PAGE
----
2. Be clean and presentable and exhibit a good attitude.
It is amazing how many business owners and install teams from other trades that I see show up near the end of a project and they look sloppy, don’t wear booties, leave dust and debris behind at the end of the day, etc. It isn’t that hard to look presentable and to treat the client’s home with respect, so there is no excuse.
Keeping a positive attitude can sometimes be more difficult, but it is critical. Some clients can be frustrating, and it can be easy to lose your cool. You need to maintain a calm demeanor and be the calming influence in the discussion. You just have to take it sometimes. You can always “fire” the client after the first 6–12 months, but doing so during or just after the project will risk your reputation. Be nice and the client will often be nice back. Often their frustration with other professionals or trades on the project will spill over. If you can keep it calm, they will mellow and then will appreciate you as a sympathetic ear and you are in like gold.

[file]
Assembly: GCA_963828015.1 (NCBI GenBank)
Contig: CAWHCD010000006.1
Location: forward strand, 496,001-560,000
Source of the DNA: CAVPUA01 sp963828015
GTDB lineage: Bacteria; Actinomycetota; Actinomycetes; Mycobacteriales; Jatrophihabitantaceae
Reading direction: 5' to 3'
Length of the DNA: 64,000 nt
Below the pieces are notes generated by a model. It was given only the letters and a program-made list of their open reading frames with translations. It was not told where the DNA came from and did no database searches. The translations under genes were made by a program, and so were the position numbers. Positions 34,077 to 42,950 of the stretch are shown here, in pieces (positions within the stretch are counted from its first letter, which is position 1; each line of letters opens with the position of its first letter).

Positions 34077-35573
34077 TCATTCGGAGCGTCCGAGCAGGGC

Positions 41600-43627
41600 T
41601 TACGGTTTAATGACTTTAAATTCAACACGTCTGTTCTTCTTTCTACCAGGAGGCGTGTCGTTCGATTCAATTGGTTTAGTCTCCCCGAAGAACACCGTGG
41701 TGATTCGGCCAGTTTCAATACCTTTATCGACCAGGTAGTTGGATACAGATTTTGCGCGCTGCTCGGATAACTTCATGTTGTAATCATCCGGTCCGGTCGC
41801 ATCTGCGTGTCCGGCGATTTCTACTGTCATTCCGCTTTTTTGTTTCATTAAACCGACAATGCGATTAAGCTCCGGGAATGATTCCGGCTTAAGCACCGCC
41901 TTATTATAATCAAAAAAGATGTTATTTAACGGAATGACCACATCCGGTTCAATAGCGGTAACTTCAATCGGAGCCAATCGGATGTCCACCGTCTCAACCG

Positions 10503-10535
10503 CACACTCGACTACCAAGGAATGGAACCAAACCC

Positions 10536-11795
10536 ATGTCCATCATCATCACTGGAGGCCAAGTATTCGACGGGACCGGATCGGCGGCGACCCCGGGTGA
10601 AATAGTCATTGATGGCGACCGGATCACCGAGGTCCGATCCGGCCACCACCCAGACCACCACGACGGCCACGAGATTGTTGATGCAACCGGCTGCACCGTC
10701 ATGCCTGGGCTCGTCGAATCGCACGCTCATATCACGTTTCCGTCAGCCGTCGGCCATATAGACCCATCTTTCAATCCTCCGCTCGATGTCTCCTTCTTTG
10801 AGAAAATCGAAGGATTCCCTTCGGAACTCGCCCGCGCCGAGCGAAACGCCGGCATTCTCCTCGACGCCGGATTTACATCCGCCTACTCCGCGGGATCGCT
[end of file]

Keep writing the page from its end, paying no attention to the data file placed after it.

Also by Todd Anthony Puma: Rewarding Clients for Rewarding You
3. Change order is a dirty word.
From almost day one on a project, clients hear the words “change order” and they have a visceral reaction to it. They see it as nickel and diming, and I have seen many get visibly upset. I realize that we also have to be fiscally responsible as business owners and can’t give away the store. First of all, if it is our fault and we forgot to spec something in that was necessary — maybe we miscalculated how many network ports we need or power outlets in the rack — then we eat it. When it is something client-directed, if the ask is minimal, I can usually offset it elsewhere and will do so — I almost always spec in 2-4 more access points than I think we will need, just in case the wireless environment is worse than expected (we are in NYC and deal with a lot of noise as well as a lot of difficult construction materials, and can usually get a little extra wiggle room there, and also with extra InfinitEX gateways). And TVs almost always come down in price between the start of a project and the end. But it is case by case and will depend on the overall size and budget of the project, what our workload is (are we losing out on other revenue if my team spends an extra half day or day on site), what we have in inventory we can use, and if we can apply any manufacturer rebates to the project to create some wiggle room.